The average net assets of South Korea’s 405 highest-ranking government officials in the executive, legislative and judicial branches stood at around 2.85 billion won ($2.43 million) at the end of last year, according to reports submitted to the Government Public Ethics Committee recently. These officials are in the top 1 percent of the rich in Korea, whose net worth averaged 2.43 billion won, according to an analysis made last year by Professor Kim Nak-nyun of Dongkuk University.
The average asset was 1.33 billion won for 1,813 ranking officials at central and provincial governments, university and college presidents, and regional educational chiefs. That of 300 lawmakers stood at 3.22 billion won. Excluding the three richest parliamentarians whose net worth ranged between 50 billion won to 100 billion won each, the average wealth of legislators was 1.95 billion won.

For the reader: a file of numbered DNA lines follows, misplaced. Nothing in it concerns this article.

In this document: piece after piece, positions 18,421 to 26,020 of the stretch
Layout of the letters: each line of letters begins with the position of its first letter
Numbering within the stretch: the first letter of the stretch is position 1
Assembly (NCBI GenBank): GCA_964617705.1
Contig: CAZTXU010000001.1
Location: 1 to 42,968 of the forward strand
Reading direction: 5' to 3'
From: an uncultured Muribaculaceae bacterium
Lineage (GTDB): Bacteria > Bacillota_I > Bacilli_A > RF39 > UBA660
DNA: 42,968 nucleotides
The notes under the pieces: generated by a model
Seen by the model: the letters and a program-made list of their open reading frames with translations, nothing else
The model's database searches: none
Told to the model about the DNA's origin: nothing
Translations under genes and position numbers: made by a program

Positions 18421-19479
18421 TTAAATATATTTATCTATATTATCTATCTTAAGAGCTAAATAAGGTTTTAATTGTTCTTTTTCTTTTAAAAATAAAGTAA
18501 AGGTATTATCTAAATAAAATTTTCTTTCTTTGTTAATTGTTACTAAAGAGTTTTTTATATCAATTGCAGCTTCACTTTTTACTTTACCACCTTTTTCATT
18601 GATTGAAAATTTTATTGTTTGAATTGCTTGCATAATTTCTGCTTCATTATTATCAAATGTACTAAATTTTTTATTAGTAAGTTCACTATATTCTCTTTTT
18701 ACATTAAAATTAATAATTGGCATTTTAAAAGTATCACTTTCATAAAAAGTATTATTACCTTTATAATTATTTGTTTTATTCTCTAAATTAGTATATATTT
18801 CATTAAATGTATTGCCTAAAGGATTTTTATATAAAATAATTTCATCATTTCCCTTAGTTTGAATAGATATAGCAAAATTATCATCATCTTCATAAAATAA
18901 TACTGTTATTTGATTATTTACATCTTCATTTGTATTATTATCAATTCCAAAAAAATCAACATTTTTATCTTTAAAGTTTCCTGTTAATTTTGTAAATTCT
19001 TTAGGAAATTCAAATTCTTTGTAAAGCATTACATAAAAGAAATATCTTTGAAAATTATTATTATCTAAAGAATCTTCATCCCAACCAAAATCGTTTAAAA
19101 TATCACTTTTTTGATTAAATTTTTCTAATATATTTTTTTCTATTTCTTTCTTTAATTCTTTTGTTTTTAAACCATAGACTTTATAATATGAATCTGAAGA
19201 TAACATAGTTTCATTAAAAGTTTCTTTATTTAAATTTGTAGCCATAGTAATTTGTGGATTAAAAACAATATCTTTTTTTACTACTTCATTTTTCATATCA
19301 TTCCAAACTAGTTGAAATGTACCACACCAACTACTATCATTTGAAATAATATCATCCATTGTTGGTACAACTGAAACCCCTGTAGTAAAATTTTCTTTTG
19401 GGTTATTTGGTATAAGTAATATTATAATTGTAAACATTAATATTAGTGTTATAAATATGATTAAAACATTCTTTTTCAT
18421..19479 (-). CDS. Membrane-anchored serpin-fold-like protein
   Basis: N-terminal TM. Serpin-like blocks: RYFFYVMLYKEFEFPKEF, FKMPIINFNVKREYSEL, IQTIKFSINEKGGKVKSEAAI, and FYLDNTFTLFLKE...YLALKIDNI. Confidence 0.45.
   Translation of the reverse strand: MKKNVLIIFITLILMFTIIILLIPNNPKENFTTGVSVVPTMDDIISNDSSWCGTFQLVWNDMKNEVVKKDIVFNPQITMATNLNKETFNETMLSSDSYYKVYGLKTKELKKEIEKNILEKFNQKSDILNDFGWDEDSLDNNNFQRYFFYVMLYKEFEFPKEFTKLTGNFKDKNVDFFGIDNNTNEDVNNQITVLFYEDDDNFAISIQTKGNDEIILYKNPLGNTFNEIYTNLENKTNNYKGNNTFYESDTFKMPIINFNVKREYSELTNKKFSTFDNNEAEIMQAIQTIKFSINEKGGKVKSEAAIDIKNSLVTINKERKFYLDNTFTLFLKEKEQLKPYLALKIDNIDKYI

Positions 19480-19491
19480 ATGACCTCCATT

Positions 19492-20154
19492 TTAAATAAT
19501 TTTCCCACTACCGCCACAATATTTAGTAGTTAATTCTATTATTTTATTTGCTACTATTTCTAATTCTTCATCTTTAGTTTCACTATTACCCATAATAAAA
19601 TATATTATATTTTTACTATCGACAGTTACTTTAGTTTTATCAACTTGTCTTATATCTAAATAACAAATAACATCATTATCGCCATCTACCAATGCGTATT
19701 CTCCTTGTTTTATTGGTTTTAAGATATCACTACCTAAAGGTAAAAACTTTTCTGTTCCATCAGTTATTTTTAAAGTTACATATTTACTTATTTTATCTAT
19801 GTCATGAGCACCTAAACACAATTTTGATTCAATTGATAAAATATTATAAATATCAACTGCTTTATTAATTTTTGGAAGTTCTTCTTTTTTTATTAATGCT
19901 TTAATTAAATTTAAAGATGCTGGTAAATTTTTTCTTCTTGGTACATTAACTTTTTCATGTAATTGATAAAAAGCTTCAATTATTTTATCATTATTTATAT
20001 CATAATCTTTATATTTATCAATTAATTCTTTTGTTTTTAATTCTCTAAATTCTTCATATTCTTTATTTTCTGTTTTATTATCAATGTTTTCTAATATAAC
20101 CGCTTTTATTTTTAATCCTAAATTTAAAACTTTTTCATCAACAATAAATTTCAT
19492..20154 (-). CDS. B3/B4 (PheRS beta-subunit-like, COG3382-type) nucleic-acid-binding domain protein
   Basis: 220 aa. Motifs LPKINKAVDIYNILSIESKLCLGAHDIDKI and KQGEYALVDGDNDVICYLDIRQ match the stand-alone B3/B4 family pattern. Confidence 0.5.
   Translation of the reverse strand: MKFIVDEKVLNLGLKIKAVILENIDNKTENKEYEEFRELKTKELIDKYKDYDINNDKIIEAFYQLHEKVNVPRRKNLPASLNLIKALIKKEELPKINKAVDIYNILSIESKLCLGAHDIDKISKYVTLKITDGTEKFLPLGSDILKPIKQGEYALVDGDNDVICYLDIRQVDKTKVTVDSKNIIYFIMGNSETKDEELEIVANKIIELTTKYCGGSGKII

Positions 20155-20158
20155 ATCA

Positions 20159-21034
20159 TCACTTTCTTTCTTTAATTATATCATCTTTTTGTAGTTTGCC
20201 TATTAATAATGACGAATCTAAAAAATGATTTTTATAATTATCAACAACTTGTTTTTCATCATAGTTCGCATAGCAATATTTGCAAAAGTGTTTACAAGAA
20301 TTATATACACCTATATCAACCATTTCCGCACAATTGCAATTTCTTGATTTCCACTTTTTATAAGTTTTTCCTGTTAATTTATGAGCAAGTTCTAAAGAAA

The average net worth of 160 high-ranking judges was 2.04 billion won. Korea's per capita gross national income fell last year for the first time in six years and the nation's economic growth rate also dropped to the 2-percent range. Seven or eight out of 10 ranking officials increased their net worth, however. Many of these officials saw their assets grow because of increases in stock and property prices, in what people refer to as the "rich-get-richer, poor-get-poorer" phenomenon. A total of 631 officials, or 27 percent of the total of 2,328 officials who reported changes in their assets, saw their net worth increase by more than 100 million won.
The ranking officials' "real" assets could be larger than the amounts they reported, critics said, because 30 to 40 percent of these officials refused to disclose the assets of their parents, children and grandchildren. The percentage of officials in the administrative branch who refused to give full disclosure of their assets rose to 30.2 percent last year, the highest in five years. The corresponding percentage was even higher among lawmakers, with 39.7 percent refusing to fully reveal their assets. The share of Saenuri Party lawmakers who refused to do so was highest with 45.5 percent.